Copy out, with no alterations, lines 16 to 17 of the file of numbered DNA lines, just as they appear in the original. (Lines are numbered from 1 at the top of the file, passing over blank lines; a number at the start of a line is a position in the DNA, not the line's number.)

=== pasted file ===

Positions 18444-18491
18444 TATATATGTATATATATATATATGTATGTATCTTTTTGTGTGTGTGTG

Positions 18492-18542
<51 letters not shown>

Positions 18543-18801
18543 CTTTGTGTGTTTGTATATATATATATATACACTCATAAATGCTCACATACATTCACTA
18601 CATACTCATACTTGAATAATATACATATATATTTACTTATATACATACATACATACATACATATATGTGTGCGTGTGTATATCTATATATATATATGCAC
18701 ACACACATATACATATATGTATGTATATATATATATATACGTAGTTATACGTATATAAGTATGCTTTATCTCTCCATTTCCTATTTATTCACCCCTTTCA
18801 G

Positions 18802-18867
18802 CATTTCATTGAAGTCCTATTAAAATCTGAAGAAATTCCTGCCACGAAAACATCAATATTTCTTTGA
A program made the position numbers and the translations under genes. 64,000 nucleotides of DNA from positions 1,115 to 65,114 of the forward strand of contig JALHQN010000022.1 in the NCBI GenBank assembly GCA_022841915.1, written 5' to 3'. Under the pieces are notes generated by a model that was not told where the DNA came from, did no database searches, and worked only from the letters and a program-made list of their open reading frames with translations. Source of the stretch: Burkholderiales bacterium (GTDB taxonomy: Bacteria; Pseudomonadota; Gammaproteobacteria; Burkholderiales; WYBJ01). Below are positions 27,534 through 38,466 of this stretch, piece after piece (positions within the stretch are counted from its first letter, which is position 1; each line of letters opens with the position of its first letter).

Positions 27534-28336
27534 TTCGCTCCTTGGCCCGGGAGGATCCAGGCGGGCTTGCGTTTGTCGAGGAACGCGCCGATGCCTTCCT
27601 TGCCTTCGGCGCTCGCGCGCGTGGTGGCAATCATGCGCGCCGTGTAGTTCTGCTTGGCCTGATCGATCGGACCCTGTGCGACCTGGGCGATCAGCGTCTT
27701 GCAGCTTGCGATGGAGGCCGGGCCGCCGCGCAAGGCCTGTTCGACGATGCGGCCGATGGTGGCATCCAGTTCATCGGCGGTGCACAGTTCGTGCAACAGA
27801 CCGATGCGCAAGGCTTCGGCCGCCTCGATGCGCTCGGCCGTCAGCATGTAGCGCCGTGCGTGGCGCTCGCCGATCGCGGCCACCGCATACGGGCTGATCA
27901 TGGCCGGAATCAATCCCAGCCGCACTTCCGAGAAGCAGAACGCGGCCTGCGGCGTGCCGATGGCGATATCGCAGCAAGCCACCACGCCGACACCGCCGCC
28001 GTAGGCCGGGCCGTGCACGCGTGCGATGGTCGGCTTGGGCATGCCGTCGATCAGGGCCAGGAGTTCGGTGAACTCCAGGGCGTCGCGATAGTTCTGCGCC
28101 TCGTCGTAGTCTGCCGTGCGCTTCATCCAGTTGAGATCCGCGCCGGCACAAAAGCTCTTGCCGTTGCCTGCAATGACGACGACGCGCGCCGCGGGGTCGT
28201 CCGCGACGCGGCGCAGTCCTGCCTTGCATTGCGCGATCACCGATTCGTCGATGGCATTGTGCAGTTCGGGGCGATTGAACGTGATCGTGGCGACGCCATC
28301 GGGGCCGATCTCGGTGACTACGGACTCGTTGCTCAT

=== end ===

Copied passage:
27701 GCAGCTTGCGATGGAGGCCGGGCCGCCGCGCAAGGCCTGTTCGACGATGCGGCCGATGGTGGCATCCAGTTCATCGGCGGTGCACAGTTCGTGCAACAGA
27801 CCGATGCGCAAGGCTTCGGCCGCCTCGATGCGCTCGGCCGTCAGCATGTAGCGCCGTGCGTGGCGCTCGCCGATCGCGGCCACCGCATACGGGCTGATCA